— Sir Cory Bernardi (@HerrCoryBernard) July 10, [email protected]@jenpodesta Imagine if Abbott said that!!

— Plunge Punter (@PlungePunter) July 10, 2014“@jenpodesta: Kelly O’Dwyer actually makes me glad there aren’t more female MPs in the govt. #thenation” wow #classy

— Paul Mossman (@PaulMossman) July 10, 2014Um? RT @jenpodesta Kelly O’Dwyer actually makes me glad there aren’t more female MPs in the govt. #thenation

— Emily Bennett (@ebennettau) July 10, 2014This story Administrator ready to work first appeared on Nanjing Night Net.

We must protect our way of life

CONGRATULATIONS Sumner Berg on your informative letter “Why religions are dangerous” (The Border Mail, July 2).
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Your letter is my sentiment exactly.

I feel if there were no religions in this world, it would be a great deal more peaceful and practical.

The politicians who designed our immigration policies bordered on treason against the Australian people to have done what they fashioned with a “non-discriminatory immigration policy”.

As we will find out very shortly, and these past immigration politicians should stand up and be counted when the penny drops for what they have done.

The US and the United Kingdom found out their mistakes and it cost them a lot.

As stated by Sumner, “which God?”

Keep up the good work and we need more people putting pen to paper if our grandchildren are ever to lead a quiet contented life.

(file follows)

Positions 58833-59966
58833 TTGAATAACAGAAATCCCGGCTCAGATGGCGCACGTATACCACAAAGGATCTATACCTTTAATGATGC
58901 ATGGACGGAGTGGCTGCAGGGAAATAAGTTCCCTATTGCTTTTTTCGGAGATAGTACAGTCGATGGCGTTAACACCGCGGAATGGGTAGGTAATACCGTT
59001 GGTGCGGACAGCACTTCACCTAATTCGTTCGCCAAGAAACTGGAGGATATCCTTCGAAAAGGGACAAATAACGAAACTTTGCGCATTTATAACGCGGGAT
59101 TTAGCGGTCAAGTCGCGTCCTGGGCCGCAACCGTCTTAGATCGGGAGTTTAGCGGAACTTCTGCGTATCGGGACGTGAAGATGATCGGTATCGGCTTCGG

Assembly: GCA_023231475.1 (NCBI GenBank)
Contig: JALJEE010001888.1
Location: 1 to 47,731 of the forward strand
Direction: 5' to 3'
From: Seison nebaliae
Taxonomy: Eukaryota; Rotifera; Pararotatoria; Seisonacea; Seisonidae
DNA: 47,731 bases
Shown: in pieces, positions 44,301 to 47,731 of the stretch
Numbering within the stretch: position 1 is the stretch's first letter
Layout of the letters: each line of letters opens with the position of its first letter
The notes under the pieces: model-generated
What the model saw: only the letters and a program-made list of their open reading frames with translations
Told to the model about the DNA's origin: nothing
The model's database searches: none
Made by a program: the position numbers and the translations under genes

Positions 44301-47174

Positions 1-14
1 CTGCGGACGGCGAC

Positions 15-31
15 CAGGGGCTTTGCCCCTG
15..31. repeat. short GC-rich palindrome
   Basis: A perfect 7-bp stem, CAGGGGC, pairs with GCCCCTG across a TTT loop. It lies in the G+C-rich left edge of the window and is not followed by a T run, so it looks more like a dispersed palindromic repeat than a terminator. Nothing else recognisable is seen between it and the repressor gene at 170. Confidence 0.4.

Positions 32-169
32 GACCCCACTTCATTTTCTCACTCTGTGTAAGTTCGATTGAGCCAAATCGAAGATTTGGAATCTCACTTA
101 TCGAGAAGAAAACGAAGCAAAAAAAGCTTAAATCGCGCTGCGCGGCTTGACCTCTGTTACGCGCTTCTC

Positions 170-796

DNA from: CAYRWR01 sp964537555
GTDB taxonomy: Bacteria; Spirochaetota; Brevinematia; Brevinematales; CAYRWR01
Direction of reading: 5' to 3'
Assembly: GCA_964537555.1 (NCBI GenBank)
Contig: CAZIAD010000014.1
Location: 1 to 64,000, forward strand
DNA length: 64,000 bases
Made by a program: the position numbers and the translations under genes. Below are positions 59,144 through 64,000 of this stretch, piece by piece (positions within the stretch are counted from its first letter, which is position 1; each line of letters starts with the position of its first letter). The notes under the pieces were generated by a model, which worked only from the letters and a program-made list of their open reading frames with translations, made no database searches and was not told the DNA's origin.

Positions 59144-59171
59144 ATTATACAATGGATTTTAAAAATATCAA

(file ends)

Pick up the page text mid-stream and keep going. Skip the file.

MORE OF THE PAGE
All this points to why we should all be thanking Minister for Immigration Scott Morrison for trying hard to protect our sovereignty and our once great way of life.

— BILL WHITHAM,

Tallangatta

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Beth Docker poised for prima role

Beth Docker is working towards becoming a professional ballerina. Picture: MATTHEW SMITHWICK
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BETH Docker knew she wanted to become a professional ballerina at age three.

That dream is now one step closer.

Beth will travel to Belgium in September to take part in an international competition.

Once the competition has finished, she will audition at prestigious ballet schools in Europe in a bid to land a position.

“I just love it because you feel free and happy and you get to act and be whoever you want to be,” she said of the dance style.

“It’s hard work but you have to make it look effortless.”

The 16-year-old ramped up her commitment to ballet earlier this year by moving to the Tanya Pearson Classical Coaching Academy in Sydney after completing year 10 at James Fallon High.